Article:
Making the Devil Personal: The Varying Style of Mid-Sixteenth-Century English Eucharistic Debating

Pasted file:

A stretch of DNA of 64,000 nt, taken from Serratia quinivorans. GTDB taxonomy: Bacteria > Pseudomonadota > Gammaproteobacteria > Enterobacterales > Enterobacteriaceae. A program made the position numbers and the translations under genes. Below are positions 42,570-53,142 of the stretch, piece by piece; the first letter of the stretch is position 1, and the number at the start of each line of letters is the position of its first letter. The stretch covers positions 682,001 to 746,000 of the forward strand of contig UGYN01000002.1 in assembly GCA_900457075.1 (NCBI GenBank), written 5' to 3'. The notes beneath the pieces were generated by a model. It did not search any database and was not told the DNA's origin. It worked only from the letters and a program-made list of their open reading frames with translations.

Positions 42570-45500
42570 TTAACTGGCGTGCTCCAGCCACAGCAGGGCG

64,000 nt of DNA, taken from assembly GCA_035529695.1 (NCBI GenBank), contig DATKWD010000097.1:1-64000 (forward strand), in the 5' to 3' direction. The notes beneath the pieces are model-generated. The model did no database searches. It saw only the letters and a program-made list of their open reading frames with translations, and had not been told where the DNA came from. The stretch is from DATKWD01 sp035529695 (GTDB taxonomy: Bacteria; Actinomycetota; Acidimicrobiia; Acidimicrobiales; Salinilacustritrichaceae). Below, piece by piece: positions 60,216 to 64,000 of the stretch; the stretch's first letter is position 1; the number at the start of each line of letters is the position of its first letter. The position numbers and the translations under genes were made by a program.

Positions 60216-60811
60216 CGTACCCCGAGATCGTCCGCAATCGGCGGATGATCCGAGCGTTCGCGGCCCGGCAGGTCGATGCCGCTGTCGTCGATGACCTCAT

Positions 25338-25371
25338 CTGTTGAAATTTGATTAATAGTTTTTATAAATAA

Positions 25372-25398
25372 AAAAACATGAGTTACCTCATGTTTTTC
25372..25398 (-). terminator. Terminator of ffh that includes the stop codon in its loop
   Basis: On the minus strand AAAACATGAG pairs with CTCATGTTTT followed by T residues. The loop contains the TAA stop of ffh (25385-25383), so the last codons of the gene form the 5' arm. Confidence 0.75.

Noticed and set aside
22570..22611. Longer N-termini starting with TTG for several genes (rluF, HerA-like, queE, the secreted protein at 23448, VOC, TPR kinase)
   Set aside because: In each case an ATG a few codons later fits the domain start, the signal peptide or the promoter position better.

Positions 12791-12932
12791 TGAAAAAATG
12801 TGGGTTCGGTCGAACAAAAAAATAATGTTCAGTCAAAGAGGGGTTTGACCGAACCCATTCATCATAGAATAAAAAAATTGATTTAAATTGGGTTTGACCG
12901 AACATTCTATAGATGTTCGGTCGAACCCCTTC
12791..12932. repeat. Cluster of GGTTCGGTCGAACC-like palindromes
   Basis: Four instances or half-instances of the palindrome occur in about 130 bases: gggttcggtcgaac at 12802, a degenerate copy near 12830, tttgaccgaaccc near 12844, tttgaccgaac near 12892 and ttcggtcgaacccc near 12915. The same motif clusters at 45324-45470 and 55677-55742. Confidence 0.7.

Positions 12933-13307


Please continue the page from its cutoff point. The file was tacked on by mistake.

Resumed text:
This article moves us back in time to mid-sixteenth century England and reveals the antagonisms between promoters of the English Reformation and supporters of traditional Catholicism. Amanda Wrenn Allen highlights the change in rhetoric in writings about the Eucharist from being generally polite and theological to sliding into personal attacks, in which the two main combatants, Stephen Gardiner and Thomas Cranmer identified each other, rather than the devil, as the enemy. Earlier historians have noted the shift in rhetoric but dated the change to the late sixteenth century. Allen pinpoints the change more explicitly to the period 1546-1551. She argues that in 1546, when the earliest debates began, it was not clear whether the new king, Edward VI, would continue and deepen the Reformation in England or would retain some of the conservative theology and practices of the Church under Henry VIII. By 1551, England had clearly moved toward a Protestant position, Gardiner was in prison and he and Cranmer had become personal, as well as religious, enemies.